Under Santa Fe Skies

by Susan Tungate

Forrest Fenn Yet Again

 

The Chest! photograph by Forrest Fenn

  

Today I bring you a harmonic conversion of several prior posts. 

I have told you about descansos, those road side memorials so prevalent in New Mexico that are placed where someone has died: crosses decorated with flowers, teddy bears, photographs, Christmas decorations. By law in New Mexico it is illegal to knowingly or willfully deface or destroy “a memorial placed alongside a public road or right of way to memorialize the death of one or more persons.” Descansos may be removed by the state under certain circumstances, but it would be a rare occurrence. Descansos are sacred here. In New Mexico even when roads are under repair, the descansos are treated with great respect by construction crews. 

Enter Forrest Fenn’s treasure. Forrest is the man who has gained national publicity of late for (allegedly) burying an antique bronze chest (allegedly) chock full of gold and jewels and treasures (allegedly) valued at $2 million. In his book The Thrill of the Chase, Forrest offers clues to where he buried the box. Collected Works bookstore in Santa Fe is the only place you can purchase the book, and they have sold a whole lot of copies. 

In early March I told you about a woman from Texas who, in searching for the treasure, got lost and spent a freezing night lost in the mountains north of Santa Fe.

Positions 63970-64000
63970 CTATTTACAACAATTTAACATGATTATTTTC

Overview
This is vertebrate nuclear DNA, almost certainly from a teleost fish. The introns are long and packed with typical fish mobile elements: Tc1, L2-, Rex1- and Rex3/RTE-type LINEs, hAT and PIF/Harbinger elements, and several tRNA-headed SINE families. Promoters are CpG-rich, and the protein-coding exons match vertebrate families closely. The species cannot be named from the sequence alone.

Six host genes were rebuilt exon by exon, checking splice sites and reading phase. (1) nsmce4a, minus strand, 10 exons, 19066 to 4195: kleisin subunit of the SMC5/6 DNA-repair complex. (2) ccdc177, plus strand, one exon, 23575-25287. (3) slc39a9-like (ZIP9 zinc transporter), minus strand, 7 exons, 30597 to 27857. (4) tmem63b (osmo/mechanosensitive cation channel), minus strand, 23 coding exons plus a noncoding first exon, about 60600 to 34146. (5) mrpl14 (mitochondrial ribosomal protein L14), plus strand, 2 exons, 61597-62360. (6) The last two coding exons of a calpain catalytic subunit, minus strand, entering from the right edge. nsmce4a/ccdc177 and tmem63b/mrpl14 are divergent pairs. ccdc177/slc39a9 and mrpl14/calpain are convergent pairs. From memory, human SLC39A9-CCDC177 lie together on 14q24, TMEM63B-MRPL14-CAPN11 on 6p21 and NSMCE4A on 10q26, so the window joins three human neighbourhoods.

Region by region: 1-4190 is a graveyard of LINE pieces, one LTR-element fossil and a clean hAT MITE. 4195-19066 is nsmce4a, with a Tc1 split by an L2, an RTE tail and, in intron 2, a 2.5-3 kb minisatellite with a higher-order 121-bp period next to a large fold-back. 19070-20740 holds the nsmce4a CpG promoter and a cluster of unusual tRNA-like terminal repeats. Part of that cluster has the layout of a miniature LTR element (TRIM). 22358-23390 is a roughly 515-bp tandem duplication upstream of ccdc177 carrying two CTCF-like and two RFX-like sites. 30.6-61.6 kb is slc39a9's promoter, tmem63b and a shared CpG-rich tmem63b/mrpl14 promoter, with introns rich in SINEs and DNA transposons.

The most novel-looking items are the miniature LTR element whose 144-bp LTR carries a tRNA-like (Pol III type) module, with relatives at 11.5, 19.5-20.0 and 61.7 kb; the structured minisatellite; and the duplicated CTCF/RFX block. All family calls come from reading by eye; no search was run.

In today’s episode, the New Mexico Department of Fish and Game warden discovered a man digging with a hand tool under one of those sacred descansos. When they spotted him he had reached about 18″ under a 12″ by 12″ concrete base supporting an iron cross on state land along the upper Pecos River.

When asked what he was up to the guy volunteered that he was in search of…drum roll..Forrest Fenn’s treasure chest. The guy was told to restore the spot, and he did. He will now be charged under state law which makes it a misdemeanor to “excavate, injure, destroy or remove any cultural resources or artifacts” on State Game Commission land.

We have not been told the guy’s name or place of origin but my hunch is he is not from around these here parts. First we know you do not mess around with a descanso. Second most of us know by now that even if you find the treasure, if you find it on state or federal land you are not allowed to keep it.

So dear readers, in addition to the clues to the location of the (alleged) treasure box offered by Forrest in his book, I offer you these clues: Do not go wandering out looking for treasure without telling someone where you are and be sure to bring warm clothes. Do not dig on federal or state land. Above all else never ever ever touch a descanso.

Stay tuned…

 

 

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